1. Level I Fixed Income: valuing floating rate bonds
Question 
A semiannual pay floatingrate note pays a coupon of Libor + 60 bps, with exactly three years to maturity. If the required margin is 40 bps and Libor is quoted today at 1.20% then the value of the bond is closest to: 


A 
99.42 

B 
100.58 

C 
102.33 
Worked solution
Floating rate bonds are pretty difficult to value accurately (in fact we will see this again in Level II Derivatives, as they are an essential component to swaps). However, there is an approximation provided in the CFA curriculum, and a rather neat Quartic shortcut too.
A floatingrate note can be (roughly) valued on a coupon date by discounting current Libor + quoted margin (think of this as the regular coupon) at current Libor + required margin (think of this as the discount rate). In other words, we discount what we get (PMT) at the rate that we need (I/Y).
On the calculator: N = 6, I/Y = (1.2 + 0.4) ÷ 2 = 0.8, PMT = (1.2 + 0.6) ÷ 2 = 0.9, FV = 100 è PV = 100.58.
Quartic shortcut: first note that if a bond is paying exactly what is required (i.e. quoted margin = required margin) then the bond will trade at par on each coupon date. In this question, the bond is paying 20 bps per year more than required. This means that we should pay a 20 bp premium per year. Three year maturity means a 60 bp premium. Hence our quick “guess” is that the bond should trade at 100 plus a 60 bp premium, or 100.60. Answer B is the only possible answer.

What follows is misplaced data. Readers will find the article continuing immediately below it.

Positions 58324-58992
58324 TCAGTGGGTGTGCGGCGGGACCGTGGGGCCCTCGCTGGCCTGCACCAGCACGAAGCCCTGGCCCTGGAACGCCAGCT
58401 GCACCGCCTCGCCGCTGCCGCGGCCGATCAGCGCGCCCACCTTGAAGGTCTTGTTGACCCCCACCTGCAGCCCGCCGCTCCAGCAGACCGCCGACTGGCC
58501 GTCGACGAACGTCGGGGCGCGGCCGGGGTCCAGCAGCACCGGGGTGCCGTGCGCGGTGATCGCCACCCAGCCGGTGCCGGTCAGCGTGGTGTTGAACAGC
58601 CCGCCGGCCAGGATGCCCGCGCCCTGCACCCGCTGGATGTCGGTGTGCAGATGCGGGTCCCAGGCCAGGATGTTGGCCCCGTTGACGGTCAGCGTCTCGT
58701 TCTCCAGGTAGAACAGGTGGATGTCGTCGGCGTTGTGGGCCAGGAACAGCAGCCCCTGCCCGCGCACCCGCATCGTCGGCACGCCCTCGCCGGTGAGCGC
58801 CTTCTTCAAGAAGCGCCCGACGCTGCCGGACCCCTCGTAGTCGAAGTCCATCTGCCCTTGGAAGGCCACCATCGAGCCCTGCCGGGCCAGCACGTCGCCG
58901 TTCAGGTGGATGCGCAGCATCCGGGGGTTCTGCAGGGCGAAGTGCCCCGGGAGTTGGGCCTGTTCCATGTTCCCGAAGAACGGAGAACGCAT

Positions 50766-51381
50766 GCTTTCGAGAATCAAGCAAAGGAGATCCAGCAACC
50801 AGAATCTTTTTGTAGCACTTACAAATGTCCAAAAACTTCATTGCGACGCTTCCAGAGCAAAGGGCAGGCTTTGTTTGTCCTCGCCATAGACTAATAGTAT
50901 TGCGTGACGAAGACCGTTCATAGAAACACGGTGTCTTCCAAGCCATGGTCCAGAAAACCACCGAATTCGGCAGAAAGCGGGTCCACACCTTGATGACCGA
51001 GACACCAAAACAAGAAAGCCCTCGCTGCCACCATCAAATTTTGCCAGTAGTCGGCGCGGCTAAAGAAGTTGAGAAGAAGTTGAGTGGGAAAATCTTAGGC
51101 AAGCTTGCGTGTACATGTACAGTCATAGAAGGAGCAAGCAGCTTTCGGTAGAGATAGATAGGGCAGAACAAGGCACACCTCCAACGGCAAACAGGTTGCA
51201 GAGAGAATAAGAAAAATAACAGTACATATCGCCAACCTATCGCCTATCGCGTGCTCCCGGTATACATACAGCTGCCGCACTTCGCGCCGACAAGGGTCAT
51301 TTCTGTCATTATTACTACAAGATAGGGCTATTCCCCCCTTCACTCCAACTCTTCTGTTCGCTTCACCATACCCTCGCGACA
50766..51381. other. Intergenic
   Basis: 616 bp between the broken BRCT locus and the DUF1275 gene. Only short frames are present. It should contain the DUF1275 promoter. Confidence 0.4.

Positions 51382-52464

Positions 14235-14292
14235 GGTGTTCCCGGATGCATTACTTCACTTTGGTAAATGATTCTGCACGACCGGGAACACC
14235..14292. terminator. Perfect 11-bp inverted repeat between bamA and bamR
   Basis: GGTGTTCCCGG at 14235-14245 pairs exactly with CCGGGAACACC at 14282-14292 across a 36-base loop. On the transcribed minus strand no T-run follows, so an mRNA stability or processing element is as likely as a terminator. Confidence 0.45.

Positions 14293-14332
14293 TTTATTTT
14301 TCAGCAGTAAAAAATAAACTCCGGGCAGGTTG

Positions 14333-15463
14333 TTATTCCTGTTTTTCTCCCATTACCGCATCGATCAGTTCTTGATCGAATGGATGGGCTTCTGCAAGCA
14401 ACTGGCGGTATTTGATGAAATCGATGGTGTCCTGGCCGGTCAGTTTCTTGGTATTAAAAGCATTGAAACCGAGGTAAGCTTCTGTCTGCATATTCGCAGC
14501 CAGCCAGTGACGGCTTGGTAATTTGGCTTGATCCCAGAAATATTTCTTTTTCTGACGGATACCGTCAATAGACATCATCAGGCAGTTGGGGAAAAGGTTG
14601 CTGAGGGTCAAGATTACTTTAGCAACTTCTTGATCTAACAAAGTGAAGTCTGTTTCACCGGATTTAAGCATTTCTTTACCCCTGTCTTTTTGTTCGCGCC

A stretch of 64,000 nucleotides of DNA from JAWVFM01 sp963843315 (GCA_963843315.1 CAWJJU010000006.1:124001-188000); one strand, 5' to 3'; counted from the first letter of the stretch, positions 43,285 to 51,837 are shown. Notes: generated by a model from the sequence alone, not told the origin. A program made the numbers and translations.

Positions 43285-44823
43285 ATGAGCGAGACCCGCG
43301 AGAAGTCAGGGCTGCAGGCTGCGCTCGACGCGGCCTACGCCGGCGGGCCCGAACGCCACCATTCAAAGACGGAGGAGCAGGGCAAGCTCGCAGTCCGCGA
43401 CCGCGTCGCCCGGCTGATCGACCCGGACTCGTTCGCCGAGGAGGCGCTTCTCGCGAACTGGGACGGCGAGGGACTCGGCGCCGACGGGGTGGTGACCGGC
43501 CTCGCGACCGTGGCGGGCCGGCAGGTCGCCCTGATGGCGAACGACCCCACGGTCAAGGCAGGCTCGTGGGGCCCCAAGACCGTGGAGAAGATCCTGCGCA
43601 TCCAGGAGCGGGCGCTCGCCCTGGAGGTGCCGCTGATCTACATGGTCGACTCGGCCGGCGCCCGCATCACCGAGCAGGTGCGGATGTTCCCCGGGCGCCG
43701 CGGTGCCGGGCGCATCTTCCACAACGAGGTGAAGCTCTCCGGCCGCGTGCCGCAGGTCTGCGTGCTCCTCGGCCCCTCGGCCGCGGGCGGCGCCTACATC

2. Level I Fixed Income: calculating forward rates from spot rates
Question 
The following details (all annual equivalent) are collected from Treasury securities: Years to maturity Spot rate 2.0 1.0% 4.0 1.5% 6.0 2.0% 8.0 2.5% Which of the following rates is closest to the twoyear forward rate six years from now (i.e. the “6y2y” rate)? 


A 
2.0% 

B 
3.0% 

C 
4.0% 
Worked solution
Calculating forward rates from spot rates and spots from forwards can be done easily, and quite accurately, with the banana method, described below.
Note that the sixyear spot rate (say, z_{6}) is 2% and the eightyear spot rate (z_{8}) is 2.5%. Let’s call the 6y2y rate F, to keep notation easy.
To solve this, draw a horizontal timeline from 0 to 8, marking time 6 on the top. To avoid arbitrage, investing for six years at z_{6} then two years at F must be the same as investing for eight years at the z_{8} rate. Mark above your timeline “z_{6} = 2%” (between T = 0 and T = 6) and “F = ?” (between T = 6 and T = 8), and below the timeline “z_{8} = 2.5%”.
Algebraically we can say that: (1 + z_{6})^{6} x (1 + F)^{2} = (1 + z_{8})^{8}.
With a bit of effort, this solves as: F = [(1 + z_{8})^{8} ÷ (1 + z_{6})^{6}]^{0.5} – 1 = [1.025^{8} ÷ 1.02^{6}]^{0.5} – 1 = 4.01%.
Quartic banana method: just below the timeline you have drawn, write down how many bananas (or any other inanimate object) you have received if you get 2.5 per year for eight years. Answer: 20. Now write down, above the timeline, how many you get in the first six years, at 2 per year. Answer: 12. Now calculate how many bananas you must have got in the last two years. Answer: 20 – 12 = 8. This is over two years, hence 4 per year, answer C. Banana method gives 4.00%; accurate method gives 4.01%. Close enough!